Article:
Today is Earth Day, and it’s sure to be historic. More than one hundred world leaders plan to sign the Paris Agreement, the first global pact that commits nearly every nation to take action on climate change.
Remember when maggots were found in potatoes about to be served at a Michigan prison? That was just the tip of the iceberg. A new report released this week details widespread cost-cutting by the food service company Aramark, whose contract was terminated by that state last year. Kitchens were not only unsanitary but dangerous. The company hired inexperienced […]
Last Monday the U.S. Department of Justice announced a powerful new effort to stop local practices that unfairly target poor people by trapping them in “cycles of poverty that can be nearly impossible to escape.” Courts across the country are requiring people arrested with minor misdemeanor charges—like driving with a suspended license—to pay fines before […]
Last week, the country’s two largest private prison operators, Corrections Corporation of America (CCA) and GEO Group, released their annual financial reports. The numbers were what we’ve come to expect — staggering. Combined, the two publicly traded companies collected $361 million in profits last year. That’s profit — taxpayer money that could be going to […]
With the lead poisoning tragedy in Flint, Michigan still playing out in the national headlines, we’ve been due for good news about our nation’s water—and Wisconsin just delivered it. Yesterday, state leaders scrapped a bill that would have made it easier for private corporations to buy municipal water and sewer utilities across the state. The bill, introduced at […]
As many as five million undocumented immigrants are waiting in limbo as the Supreme Court reviews challenges to President Obama’s 2014 executive actions, Deferred Action for Childhood Arrivals (DACA) and Deferred Action for Parental Accountability (DAPA). But there’s one group that’s more than happy with the status quo. A new look under the hood of the nation’s […]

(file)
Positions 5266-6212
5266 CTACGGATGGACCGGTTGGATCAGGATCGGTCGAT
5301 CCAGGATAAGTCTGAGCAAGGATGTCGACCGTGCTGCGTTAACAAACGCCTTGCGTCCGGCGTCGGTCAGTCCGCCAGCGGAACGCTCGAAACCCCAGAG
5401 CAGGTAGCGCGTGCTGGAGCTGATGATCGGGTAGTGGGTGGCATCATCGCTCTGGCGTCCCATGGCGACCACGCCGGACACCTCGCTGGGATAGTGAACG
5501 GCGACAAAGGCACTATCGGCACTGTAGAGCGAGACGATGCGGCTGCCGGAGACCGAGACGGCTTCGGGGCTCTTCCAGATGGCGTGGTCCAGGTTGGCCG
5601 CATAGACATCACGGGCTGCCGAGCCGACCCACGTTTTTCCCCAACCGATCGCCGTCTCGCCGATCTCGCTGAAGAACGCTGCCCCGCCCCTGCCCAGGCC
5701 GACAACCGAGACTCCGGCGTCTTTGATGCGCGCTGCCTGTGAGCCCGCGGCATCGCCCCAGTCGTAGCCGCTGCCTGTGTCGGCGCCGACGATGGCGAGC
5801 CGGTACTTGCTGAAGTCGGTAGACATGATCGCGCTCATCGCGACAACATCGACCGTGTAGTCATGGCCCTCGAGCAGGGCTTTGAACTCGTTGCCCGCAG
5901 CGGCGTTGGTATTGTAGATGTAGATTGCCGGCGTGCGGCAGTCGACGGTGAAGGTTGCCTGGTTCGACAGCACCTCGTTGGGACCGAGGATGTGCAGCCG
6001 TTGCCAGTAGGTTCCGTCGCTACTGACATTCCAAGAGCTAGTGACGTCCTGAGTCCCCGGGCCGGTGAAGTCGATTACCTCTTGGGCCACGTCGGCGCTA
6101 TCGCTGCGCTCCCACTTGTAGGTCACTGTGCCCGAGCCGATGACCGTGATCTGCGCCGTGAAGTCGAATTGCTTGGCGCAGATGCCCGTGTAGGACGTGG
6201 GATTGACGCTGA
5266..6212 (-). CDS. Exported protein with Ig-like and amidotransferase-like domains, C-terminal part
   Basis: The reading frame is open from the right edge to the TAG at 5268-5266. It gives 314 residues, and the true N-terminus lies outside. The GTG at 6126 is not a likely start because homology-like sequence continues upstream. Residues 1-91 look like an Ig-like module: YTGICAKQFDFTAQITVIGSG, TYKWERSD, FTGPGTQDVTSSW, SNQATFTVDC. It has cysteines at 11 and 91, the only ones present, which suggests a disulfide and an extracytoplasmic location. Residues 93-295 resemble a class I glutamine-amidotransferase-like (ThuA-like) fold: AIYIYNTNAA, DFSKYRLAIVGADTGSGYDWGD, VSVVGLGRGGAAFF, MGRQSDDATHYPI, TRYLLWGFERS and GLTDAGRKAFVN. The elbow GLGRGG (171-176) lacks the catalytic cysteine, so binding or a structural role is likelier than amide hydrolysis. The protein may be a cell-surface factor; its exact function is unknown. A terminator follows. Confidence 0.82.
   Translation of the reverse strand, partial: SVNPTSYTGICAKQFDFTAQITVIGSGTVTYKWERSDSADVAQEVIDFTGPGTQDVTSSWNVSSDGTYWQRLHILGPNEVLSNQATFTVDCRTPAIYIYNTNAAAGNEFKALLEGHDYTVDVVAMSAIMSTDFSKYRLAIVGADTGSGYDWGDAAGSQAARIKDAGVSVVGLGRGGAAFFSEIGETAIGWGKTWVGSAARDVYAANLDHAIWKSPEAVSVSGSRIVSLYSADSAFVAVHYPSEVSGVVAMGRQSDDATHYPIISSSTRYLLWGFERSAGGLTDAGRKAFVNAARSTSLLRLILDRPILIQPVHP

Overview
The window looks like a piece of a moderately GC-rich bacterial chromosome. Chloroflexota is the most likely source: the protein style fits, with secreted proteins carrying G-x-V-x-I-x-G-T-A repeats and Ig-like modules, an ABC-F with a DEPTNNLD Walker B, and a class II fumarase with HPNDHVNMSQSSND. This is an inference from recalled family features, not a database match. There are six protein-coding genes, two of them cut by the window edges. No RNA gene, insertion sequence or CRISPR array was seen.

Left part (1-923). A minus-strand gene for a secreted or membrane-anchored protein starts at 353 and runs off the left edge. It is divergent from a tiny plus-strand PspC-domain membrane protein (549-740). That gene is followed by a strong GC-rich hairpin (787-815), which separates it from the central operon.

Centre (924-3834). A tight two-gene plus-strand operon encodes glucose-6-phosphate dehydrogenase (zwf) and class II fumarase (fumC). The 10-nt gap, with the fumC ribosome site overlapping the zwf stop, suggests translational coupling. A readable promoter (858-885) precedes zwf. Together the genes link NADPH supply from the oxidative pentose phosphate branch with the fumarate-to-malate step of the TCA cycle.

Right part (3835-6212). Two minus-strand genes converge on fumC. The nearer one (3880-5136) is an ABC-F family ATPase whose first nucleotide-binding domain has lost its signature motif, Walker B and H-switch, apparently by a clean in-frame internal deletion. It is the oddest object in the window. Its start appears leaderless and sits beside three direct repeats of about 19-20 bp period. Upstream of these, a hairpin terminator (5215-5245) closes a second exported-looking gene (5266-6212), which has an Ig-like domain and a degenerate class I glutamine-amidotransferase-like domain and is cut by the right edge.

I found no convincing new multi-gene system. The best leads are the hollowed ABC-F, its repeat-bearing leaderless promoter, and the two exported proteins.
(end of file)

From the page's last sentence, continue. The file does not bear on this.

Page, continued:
By now, many are familiar with the tragic details of the water crisis in Flint, Michigan. But a key chapter in the story is being overlooked. In February 2015, almost a full year before the news of widespread lead poisoning gained headlines, the world’s largest private water corporation, Veolia, deemed Flint’s water safe. It was hired by […]
In the Public Interest is happy to be kicking off 2016 with good news. Pushed by students and workers, the University of California has announced it will divest from private prison companies such as Corrections Corporation of America (CCA) and the GEO Group. This is yet another win for criminal justice reform—Columbia University divested from CCA last […]
Get this. In some states, charter school operators can purchase school buildings from public school districts — using taxpayer money. That’s right. The public pays twice for a building it no longer owns. This scheme and many others are detailed in the National Education Policy Center’s new research brief on charter school policies. Through a study of […]
It’s unusual for a private contractor to terminate its own contract, especially a contract for $1.2 billion. But that just happened in Florida. After two years of controversy, Corizon, America’s largest for-profit prison health care provider, just decided to end its care of 74,000 prisoners in the state. The company—which is owned by a private equity firm—says […]
In the Public Interest has made exciting progress over the past few years. Our team has worked incredibly hard, so I’d like to take a step back and share what we’ve been up to. Even I was surprised by how much we’ve accomplished. We get calls every week from organizations around the country asking for […]
Chicago just took a huge step towards closing the door on irresponsible sales of public assets and reckless outsourcing of public services. Last week, the city council passed an ordinance that mandates real public review of large privatization deals and increases transparency and contractor accountability. The Privatization Transparency, Accountability and Performance Ordinance (PTAPO) is a significant move by […]